Is literature in translation having a moment? Two of the most talked-about authors of the past few years have been Elena Ferrante and Karl Ove Knausgaard; bookstores across the country recently had midnight parties for the release of Haruki Murakami’s Killing Commendatore; the National Book Foundation created a new prize this year for translated literature. Open Letters, which exclusively publishes books in translation, recently celebrated its 10th anniversary, and a number of other small presses with an emphasis on translation have started since the turn of the 21stcentury, including Archipelago, Deep Vellum, Europa, New Vessel, Restless, Transit, and Two Lines. Older independent presses such as Dalkey Archive, Interlink, and New Directions continue to focus on books in translation. 

Laurie_Ugresic AmazonCrossing, an imprint of Amazon Publishing that was launched in 2010, is by far the largest publisher of fiction in translation. According to Chad Post, publisher of Open Letters, who keeps a database of every original book of fiction or poetry in translation since Jan. 1, 2008, AmazonCrossing published 55 books in these categories in 2017, while the next highest number came from Dalkey Archive with 30 books.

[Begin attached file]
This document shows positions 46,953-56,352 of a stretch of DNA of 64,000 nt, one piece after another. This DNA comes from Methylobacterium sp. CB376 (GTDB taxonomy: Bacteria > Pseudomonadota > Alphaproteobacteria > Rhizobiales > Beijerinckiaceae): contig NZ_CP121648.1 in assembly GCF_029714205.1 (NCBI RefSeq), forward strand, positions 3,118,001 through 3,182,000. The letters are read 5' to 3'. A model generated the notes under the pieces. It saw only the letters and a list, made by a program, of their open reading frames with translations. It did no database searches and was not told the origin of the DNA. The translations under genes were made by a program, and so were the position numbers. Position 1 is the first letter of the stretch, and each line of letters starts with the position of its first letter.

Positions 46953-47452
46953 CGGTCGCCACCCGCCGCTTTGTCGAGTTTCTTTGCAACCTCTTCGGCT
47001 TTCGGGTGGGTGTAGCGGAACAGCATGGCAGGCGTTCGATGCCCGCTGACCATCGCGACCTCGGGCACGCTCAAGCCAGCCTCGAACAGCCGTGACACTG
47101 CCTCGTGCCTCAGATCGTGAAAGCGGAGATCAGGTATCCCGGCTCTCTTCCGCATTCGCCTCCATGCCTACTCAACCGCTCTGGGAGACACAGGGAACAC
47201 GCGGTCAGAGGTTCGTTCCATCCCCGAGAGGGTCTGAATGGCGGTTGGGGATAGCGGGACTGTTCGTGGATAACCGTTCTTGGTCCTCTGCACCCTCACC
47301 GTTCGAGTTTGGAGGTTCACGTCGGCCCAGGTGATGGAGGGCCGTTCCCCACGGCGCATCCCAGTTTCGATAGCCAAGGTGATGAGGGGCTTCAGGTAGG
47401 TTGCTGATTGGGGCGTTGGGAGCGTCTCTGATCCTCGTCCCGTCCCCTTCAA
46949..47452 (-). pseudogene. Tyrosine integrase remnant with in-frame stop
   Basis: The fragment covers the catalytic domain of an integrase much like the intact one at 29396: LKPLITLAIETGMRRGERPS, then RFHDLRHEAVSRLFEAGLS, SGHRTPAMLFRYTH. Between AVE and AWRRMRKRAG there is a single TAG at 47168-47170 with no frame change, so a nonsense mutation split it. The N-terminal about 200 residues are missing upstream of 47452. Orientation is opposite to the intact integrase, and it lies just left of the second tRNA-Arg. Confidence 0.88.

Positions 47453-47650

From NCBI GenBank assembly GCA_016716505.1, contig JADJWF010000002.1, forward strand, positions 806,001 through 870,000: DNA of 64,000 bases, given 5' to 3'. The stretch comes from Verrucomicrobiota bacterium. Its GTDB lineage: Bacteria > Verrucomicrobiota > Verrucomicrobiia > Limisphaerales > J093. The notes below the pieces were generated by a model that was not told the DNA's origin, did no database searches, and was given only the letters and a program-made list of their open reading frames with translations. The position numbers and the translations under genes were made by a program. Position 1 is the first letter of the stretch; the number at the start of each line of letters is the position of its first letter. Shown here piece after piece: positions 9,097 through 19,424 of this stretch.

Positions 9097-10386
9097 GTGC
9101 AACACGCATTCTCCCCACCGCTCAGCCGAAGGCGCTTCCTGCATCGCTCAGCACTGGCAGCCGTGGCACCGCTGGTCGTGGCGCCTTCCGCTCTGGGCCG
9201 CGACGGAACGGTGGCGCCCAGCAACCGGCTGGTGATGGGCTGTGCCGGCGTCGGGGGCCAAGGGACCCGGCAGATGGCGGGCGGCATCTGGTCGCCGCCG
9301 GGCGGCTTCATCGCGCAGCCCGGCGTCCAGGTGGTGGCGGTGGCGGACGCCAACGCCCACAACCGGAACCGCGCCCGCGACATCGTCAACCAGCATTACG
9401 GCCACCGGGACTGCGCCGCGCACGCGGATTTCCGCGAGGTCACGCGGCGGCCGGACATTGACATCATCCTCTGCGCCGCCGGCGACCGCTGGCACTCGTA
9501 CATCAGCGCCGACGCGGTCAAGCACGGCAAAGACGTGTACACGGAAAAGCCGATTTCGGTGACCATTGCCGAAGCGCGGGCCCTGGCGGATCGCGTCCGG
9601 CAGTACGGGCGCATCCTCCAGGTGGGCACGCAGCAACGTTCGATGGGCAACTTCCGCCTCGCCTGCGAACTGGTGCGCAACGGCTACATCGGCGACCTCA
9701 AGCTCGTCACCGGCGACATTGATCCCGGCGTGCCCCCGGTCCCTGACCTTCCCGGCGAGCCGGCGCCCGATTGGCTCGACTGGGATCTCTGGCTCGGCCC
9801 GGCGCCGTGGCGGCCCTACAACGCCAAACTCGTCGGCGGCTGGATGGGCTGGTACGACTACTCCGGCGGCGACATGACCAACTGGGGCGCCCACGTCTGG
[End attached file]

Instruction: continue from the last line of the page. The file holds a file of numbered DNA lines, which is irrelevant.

Still, the news is not all good. According to an article Post wrote for his Three Percentblog (named after the number generally cited for the percentage of books published in the U.S. that are translations), the number of translated works of fiction and poetry has been dropping for the past few years, with 540 in 2016, 495 in 2017, and 428 books in 2018 as of October. Post promises to write up his analysis of why the numbers have been dropping when he has time during an anticipated “December break, snowed in with a fifth of whiskey.” 

In the meantime, if you’re looking for a great novel by an international writer, try Open Letters’ Fox by Dubravka Ugresic, which our review calls “brilliant and laugh-out-loud funny.”

Laurie Muchnick is the fiction editor.